Results of the challenge were presented at the DCASE 2016 Workshop, in which selected peer-reviewed publications on challenge submission were also presented.
- Task 1, Acoustic scene classification
- Task 2, Sound event detection in synthetic audio
- Task 3, Sound event detection in real life audio
- Task 4, Domestic audio tagging
Full results for all tasks can be found on the challenge website.
DCASE 2016 Workshop
The first DCASE Workshop was organized in conjunction with DCASE 2016 Challenge. The workshop took place in Budapest on 3rd of September 2016 and had a number of 70 participants.
The technical program included two invited speakers: Prof. Gael Richard from Telecom Paris Tech and Dr. Sacha Krstulovic from Audio Analytic, as well as oral and poster presentations of accepted papers. The oral presentations from the workshop are available online. The full workshop proceedings are available here.
DCASE 2013 Challenge
The first DCASE challenge campaign was organized between 31st March 2013 - 14th April 2013. The challenge was organised by the Centre for Digital Music and by IRCAM, under the auspices of the Audio and Acoustic Signal Processing (AASP) technical committee of the IEEE Signal Processing Society.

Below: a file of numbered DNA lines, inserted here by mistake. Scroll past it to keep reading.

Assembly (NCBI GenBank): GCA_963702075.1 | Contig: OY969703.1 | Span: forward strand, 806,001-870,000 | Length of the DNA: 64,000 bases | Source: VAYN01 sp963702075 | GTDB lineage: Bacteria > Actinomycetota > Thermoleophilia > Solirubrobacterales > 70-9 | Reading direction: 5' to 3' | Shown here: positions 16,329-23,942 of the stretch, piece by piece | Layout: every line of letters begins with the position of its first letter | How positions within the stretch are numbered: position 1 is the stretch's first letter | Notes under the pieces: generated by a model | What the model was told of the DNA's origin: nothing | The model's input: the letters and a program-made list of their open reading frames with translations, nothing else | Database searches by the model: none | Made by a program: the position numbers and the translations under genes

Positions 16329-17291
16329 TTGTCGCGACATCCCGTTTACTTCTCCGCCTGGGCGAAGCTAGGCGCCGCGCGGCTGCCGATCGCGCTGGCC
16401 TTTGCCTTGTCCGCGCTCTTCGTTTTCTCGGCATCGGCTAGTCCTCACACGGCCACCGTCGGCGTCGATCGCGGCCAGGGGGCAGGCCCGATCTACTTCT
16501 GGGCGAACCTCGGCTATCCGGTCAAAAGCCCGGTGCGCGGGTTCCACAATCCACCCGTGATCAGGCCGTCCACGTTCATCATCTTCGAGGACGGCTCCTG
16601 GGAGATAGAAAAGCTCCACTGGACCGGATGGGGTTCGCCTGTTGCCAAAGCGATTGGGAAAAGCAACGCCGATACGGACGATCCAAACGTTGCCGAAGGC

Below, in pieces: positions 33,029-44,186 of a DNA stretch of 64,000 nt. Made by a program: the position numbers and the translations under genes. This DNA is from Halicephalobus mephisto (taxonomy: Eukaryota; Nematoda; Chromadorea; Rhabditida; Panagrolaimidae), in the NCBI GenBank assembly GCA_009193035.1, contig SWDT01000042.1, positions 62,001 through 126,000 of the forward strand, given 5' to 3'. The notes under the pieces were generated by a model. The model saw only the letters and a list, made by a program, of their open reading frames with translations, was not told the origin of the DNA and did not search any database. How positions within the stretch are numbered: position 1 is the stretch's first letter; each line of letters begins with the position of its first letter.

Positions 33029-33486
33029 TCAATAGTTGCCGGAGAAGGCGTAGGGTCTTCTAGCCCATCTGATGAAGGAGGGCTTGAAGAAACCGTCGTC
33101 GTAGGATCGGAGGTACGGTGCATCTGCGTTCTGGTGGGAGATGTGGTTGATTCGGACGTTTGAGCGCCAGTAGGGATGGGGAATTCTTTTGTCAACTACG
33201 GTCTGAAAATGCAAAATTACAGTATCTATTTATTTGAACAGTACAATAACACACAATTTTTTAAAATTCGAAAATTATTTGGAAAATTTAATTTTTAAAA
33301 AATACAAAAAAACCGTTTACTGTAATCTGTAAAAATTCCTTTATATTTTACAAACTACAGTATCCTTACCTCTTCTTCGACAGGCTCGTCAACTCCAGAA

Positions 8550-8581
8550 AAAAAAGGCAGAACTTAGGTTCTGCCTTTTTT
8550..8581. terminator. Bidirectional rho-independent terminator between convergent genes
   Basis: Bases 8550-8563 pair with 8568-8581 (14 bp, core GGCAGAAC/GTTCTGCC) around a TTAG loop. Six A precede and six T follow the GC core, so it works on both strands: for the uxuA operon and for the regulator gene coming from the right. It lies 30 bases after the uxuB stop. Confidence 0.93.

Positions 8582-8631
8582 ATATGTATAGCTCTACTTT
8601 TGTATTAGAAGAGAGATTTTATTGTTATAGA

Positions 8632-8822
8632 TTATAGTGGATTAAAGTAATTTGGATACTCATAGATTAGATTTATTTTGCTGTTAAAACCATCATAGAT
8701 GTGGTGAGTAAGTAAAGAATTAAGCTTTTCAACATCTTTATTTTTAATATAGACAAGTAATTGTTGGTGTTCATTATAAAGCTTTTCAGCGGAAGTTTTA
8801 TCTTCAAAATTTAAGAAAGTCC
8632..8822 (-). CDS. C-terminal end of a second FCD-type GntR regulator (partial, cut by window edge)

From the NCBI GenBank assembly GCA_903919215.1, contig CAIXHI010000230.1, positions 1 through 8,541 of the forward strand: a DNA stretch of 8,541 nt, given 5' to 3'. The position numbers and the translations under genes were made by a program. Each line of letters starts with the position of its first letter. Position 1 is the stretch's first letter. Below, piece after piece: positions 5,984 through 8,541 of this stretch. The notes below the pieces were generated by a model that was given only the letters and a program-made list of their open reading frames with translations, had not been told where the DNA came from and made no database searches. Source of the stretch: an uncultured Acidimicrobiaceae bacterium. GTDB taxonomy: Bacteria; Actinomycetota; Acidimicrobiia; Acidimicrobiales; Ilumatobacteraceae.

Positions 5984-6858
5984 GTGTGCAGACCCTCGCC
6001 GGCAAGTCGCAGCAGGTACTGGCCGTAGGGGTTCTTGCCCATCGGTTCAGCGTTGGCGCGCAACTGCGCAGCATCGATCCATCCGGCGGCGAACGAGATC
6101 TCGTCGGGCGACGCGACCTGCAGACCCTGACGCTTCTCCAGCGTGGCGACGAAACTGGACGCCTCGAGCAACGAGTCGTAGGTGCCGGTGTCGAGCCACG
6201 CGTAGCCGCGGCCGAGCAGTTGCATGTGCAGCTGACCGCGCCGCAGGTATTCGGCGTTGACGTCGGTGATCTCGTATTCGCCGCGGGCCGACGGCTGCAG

Results were presented at a special session in WASPAA 2013; participants were also invited to present a poster at a special session.
- Task 1, Acoustic scene classification
- Task 2, Sound event detection, Office Live
- Task 3, Sound event detection, Office Synthetic
The outcomes of the DCASE 2013 challenge are now fully described in the following open-access journal article:
D. Stowell, D. Giannoulis, E. Benetos, M. Lagrange, and M.D. Plumbley. Detection and classification of acoustic scenes and events. Multimedia, IEEE Transactions on, 17(10):1733–1746, Oct 2015.
Detection and Classification of Acoustic Scenes and Events
For intelligent systems to make best use of the audio modality, it is important that they can recognise not just speech and music, which have been researched as specific tasks, but also general sounds in everyday environments. To stimulate research in this field we conducted a public research challenge: the IEEE Audio and Acoustic Signal Processing Technical Committee challenge on Detection and Classification of Acoustic Scenes and Events (DCASE). In this paper we report on the state of the art in automatically classifying audio scenes, and automatically detecting and classifying audio events. We survey prior work as well as the state of the art represented by the submissions to the challenge from various research groups. We also provide detail on the organisation of the challenge, so that our experience as challenge hosts may be useful to those organising challenges in similar domains. We created new audio datasets and baseline systems for the challenge: these, as well as some submitted systems, are publicly available under open licenses, to serve as benchmark for further research in general-purpose machine listening.
Event detection;Licenses;Microphones;Music;Speech;Speech recognition